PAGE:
February 3, 20050 found this helpful
Can you make earrings from ice cream sticks? That was the challenge a friend was gave me.
Back then as a student, I would make jewelry out of anything that caught my attention. A worn out tubing from an old sewing machine. A broken plastic stick. Shells. Paper clips. These would be transformed into costume jewelry behind closed doors in my hostel room. How I did that, the things I used. All that was top secret, while I was still selling my hand made jewelry.
Now that I have long since quit making jewelry and have other sources of income, I am willing to share my secrets with you.
My friend who knew my hobby had just finished an ice cream with 2 sticks. I bet with her I could make earrings out of those. She took on the bet and gave me the ice cream sticks. I set off to work.
First, I washed those sticks thoroughly with plenty of soap and water. The last thing you want on your earrings are lots of ants running over them because of left over ice cream.
Now, those ice cream sticks were made of wood. Wood is a very versatile material that can be transformed into virtually anything. The ice cream sticks were way too long to be worn as they were, so they had to be broken up. Out came my trusty old pen knife.
For the next 2 or 3 hours or so, I slowly, patiently sawed those ice cream sticks into smaller pieces, about an inch long per piece.
Now I have lots of wires I used for jewelry making. They look like gold and silver, but they are of much cheaper materials. Everyone knows they are not gold and silver, and I warn them that the gold colored ones will tarnish, but the color turns into a bronzey shade that still goes well with my choice of materials.
I use these wires to join the pieces of ice cream stick with the rest of the design. I chose some black plastic beads as they are light and they go well with gold and that combination would look great on my pal.
The next challenge was to get these wires through the sticks. I did not have a drill. Can you imagine the chaos if the school authorities were to hear drilling sounds coming from a hostel room. We were supposed to be studying anyway. All I had were pin, needles, and a metal pencil box. I used a pin as a nail and a metal pencil box as a hammer and spent the next 2 hours or so slowly hammering holes near the edges of each wooden stick. Once the pin penetrated right through the stick, I would slowly twist the wire securely, right through the hole and twist the ends together to secure them.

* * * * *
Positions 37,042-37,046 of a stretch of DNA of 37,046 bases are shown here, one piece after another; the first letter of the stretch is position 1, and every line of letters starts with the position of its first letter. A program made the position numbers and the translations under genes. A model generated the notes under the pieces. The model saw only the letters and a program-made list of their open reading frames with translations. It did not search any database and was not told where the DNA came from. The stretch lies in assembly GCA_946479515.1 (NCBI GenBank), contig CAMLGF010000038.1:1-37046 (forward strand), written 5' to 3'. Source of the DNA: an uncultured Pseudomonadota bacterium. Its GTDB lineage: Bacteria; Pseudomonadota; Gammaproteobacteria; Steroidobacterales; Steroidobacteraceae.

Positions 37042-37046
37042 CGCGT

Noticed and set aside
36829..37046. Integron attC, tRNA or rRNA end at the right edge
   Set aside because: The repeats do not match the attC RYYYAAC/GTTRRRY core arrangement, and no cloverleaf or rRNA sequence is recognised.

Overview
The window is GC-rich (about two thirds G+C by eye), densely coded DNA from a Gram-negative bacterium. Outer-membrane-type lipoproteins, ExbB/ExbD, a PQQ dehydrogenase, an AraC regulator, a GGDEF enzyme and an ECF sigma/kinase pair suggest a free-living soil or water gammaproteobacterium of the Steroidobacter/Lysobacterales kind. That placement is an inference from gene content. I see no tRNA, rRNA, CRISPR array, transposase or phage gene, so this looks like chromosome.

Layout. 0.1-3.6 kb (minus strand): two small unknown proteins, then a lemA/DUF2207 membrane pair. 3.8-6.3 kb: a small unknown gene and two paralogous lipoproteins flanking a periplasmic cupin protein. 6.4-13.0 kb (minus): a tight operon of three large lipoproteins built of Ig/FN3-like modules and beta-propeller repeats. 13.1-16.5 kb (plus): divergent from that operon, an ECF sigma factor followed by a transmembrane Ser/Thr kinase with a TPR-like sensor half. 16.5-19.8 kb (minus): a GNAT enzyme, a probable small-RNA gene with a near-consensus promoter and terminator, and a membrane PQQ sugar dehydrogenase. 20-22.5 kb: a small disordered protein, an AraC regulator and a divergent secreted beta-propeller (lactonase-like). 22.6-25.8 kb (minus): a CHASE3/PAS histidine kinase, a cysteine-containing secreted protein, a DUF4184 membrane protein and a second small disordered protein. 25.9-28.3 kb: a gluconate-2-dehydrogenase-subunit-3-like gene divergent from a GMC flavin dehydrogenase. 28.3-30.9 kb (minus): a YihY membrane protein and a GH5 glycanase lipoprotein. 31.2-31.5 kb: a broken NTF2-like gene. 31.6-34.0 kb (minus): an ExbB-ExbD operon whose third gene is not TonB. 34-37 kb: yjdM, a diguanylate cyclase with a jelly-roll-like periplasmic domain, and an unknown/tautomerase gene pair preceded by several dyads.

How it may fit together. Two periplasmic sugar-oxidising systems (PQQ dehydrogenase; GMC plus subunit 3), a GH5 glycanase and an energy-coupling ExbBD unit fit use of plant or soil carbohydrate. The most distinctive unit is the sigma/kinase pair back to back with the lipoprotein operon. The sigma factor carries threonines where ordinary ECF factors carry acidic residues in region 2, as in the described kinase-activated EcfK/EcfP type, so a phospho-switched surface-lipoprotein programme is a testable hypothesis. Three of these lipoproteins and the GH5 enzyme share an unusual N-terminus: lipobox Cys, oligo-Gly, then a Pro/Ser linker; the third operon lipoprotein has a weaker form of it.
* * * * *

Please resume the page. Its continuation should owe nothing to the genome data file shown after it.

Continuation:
Now came my trusty can of gold paint. I lined the floor with old newspaper, placed the pieces of ice cream sticks with the wires secured in them and spray painted both sides of the sticks. Spray one side first. Leave it an hour or 2 to dry while I go out for some fresh air. Spray the other side and let it dry while I go out for more fresh air. Come to think of it, there were rumours going on about me glue sniffing.
I could never fathom then how they could think about such a thing. Now I realize the closed doors to hide my trade secrets and all those spray paints I use for my jewelry gave people the wrong impression.
Finally, with everything in place, I would string the wire through my chosen beads and then through the bottom hole of the stick above it, forming a long chandelier type earring. 2 of those made a pair of earrings that would look stunning on her. The final wire at the top of each earring would be twisted and looped into the eye of an earring hook, and twisted above the bead again to fasten it securely.
The final result was a pretty pair of black and gold chandelier earrings.
Later, I met her again with the rest of our pals. Our gang of girls having our regular chats. I proudly presented her with these earrings. While the rest of the girls were admiring my latest works, she was laughing away as she knew the origins of these earrings.
I do miss those days. Have not seen them since we left the hostel as we are from different countries. You know who you are. This is what I have been up to lately.
I have since stopped making earrings. It is a lot easier on my hands buying them instead.
Does anyone have patterns for making wooden jewelry?
Wildernesswoman from Cariboo-chilcotin, BC
By cris (Guest Post)
June 30, 20080 found this helpful
I too am interested so if anyone has anything on this please post. thanks:)
By londa (Guest Post)
January 4, 20090 found this helpful
My Dad used to whittle on twigs of cedar with a pocket knife, smooth them with sand paper, and make them any shape he felt like. Most of them were rounded, tear drop shapes. He drilled small holes with a hand drill to attach the loops. That would let it hang from a chain for a necklace or bracelet.
Then he finished them with clear very shiny spray lacquer. The redish wood looked interesting, and people liked them.
I think any kind of wood would work, and if you are patient enough, you could even drill holes through a bit of wood and carve it into a bead. I gave wood sticks to my art students, and they had a great time carving designs on them with ordinary 3" long screws. I'm imagining beads with funny faces on them or simple straight line decorations.
Small tree branches fall down in my yard pretty regularly, so there's a lifetime supply of free material just laying on the ground.
Wood could also be painted with acrylic paint.
If you want something easier, buy pre-cut shapes from the craft store, decorate with beads, buttons, glitter, etc and glue on pin backs also from the craft store.
I love it that some other people out there want to do this!
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January 5, 20090 found this helpful
Thanks for the great ideas:)